Makers Academy remote week 5

Ruby-Ruby-Ruby-JavaScript!

After several weeks of using almost nothing but the Ruby programming language (especially when considering the four week long pre-course), this week the focus has been on using another language called JavaScript instead.

Some of the cohort seemed wary of working with a completely new language after becoming comfortable with Ruby, perhaps assuming that there would be little similarity between the two. I've worked (at a basic level) with a few different languages in the past so I was already aware that many of the primary conventions would be broadly shared, but I think this came as a relief to many of the cohort to discover. Both Ruby and JavaScript are designed around some very similar features, as are many other languages. When studying JavaScript code from our Rubyist point of view it's often easy to see exactly what's happening, simply by drawing from our Ruby experience. The most apparent differences between the two languages at this stage are syntactical ones. I can now see clearly why Makers Academy introduces its students to Ruby first, it's just much more of a forgiving language than JavaScript. Let's compare a very simple example of a Ruby method within a class, and it's JavaScript function within a function counterpart (based upon my early experiences with JavaScript).

Ruby:

class MyClass
  def my_method
    puts "Hello World"
  end
end

JavaScript:

var myClass = {};

myClass.prototype.myFunction = function sayHello() {
  console.log("Hello World")
};

It's trivial to see what's happening in either example, but the above illustrates how JavaScript is much more concerned with syntax, and insists upon several sets of parentheses, curly braces and semi-colons. Carelessly omitting a single semi-colon can bring the entire program crashing down, often with little indication of what went wrong. Conversely Ruby seems to parse its code with the compassionate understanding of a human, willing to work around syntactical (grammatical) discrepancies so long as the intent is clear.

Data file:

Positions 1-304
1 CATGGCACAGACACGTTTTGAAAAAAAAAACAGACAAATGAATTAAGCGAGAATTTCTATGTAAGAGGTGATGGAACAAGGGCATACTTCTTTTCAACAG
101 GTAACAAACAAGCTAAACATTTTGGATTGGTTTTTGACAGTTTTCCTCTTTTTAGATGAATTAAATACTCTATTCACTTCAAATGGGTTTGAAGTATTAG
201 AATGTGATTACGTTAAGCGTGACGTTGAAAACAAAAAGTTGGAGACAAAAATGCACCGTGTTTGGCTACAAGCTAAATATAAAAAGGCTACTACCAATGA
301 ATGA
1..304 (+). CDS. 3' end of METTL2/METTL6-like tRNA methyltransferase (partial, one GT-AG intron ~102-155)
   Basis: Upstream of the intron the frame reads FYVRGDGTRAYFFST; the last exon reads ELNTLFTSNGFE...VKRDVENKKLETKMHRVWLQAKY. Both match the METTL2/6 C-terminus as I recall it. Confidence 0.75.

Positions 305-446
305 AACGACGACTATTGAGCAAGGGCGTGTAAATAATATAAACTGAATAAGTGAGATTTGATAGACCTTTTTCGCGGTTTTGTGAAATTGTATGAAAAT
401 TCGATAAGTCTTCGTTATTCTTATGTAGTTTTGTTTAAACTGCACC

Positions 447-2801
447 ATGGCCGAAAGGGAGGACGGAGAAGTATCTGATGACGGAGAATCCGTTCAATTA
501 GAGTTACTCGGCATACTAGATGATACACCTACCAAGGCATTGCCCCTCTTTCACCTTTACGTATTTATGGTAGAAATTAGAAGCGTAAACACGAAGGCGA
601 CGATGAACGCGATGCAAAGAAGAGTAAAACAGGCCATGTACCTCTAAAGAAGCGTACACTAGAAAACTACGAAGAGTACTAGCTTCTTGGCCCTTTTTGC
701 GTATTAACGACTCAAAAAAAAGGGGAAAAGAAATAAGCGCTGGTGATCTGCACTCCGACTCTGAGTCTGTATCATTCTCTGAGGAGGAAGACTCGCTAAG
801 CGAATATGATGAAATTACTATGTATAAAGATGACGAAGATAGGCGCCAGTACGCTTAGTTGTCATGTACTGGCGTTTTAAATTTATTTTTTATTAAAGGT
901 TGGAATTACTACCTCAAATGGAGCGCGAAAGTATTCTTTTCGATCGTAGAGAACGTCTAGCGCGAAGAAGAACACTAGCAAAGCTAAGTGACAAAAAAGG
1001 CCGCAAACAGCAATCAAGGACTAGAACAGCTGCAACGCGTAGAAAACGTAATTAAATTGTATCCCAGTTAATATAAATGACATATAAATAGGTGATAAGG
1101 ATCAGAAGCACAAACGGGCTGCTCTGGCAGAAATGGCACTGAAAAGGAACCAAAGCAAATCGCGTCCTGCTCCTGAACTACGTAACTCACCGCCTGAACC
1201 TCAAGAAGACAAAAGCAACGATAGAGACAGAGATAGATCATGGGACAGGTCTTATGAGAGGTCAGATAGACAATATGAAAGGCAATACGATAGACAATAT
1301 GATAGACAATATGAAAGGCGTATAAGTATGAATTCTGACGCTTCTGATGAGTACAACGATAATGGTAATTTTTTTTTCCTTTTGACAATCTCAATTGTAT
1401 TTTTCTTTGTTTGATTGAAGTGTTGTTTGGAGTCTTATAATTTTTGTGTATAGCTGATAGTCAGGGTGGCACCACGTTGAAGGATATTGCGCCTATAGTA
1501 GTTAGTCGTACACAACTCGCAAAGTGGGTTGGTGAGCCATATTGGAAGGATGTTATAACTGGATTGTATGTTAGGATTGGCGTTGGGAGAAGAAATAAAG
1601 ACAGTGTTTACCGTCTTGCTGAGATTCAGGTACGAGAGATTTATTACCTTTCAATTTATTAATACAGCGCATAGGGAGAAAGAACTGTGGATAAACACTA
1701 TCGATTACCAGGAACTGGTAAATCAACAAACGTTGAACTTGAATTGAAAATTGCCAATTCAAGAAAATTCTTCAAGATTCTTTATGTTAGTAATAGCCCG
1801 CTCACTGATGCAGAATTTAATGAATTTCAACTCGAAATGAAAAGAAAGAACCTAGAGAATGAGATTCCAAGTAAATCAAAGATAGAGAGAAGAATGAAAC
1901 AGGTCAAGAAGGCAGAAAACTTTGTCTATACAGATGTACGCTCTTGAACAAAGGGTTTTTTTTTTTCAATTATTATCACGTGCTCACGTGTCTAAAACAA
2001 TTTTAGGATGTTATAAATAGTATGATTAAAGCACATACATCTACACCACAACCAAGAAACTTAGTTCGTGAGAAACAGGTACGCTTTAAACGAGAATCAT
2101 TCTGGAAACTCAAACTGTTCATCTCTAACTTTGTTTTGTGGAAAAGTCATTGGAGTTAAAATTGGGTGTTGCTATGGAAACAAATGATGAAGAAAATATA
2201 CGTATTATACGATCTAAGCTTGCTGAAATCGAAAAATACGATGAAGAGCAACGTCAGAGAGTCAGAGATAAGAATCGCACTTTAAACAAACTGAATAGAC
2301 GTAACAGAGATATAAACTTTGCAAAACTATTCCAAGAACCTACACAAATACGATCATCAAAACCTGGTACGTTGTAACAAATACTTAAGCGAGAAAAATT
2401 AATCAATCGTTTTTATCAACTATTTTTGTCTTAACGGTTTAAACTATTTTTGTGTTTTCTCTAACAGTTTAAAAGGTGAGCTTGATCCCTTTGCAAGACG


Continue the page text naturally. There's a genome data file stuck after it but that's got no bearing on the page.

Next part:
A further difference between both languages is in the sheer number of methods which are included in the Ruby core library, compared with JavaScript's more humble offering. If there's a task you want to accomplish with a string for example, there is a good chance that Ruby already has a nicely prepared method to do just that. As for JavaScript, you'll often have to do much more work for yourself and roll your own solution. I'm still at the point where Ruby feels more natural to me as the first language that I ‘properly' learned, and often when writing JavaScript code I'll accidentally slip in to Ruby, then wonder why my code won't run.

Using JavaScript

With JavaScript comes a natural shift from focusing on the back end to the front end, JavaScript's native environment. We began the week by translating our earlier airport and FizzBuzz challenges from Ruby to JavaScript, as a demonstration of how simple it is to transition to a completely new language and be productive quickly. The week's primary challenge was then to build a thermostat system using JavaScript. This was an interesting challenge, and more complex than it might initially appear. Not only were we building out the logic with JavaScript, we were also using jQuery, a popular library of useful JavaScript functions. jQuery comprises several separate libraries which help with everything from accessing and editing elements of the DOM (the web browser's Document Object Model), to applying animations to those elements, and much more. Another interesting feature that we implemented with the help of jQuery was AJAX (Asynchronous JavaScript and XML). AJAX provides the ability to make visible alterations to a web page without having to reload the entire page, something that might sound trivial, but doing so was a genuine problem before AJAX was created. Alongside AJAX we used the OpenWeatherMap API, which allowed us to get the current weather from any location in the world. Once we'd retrieved that data it was AJAX that allowed us to display it within our thermostat web page without having to reload the page.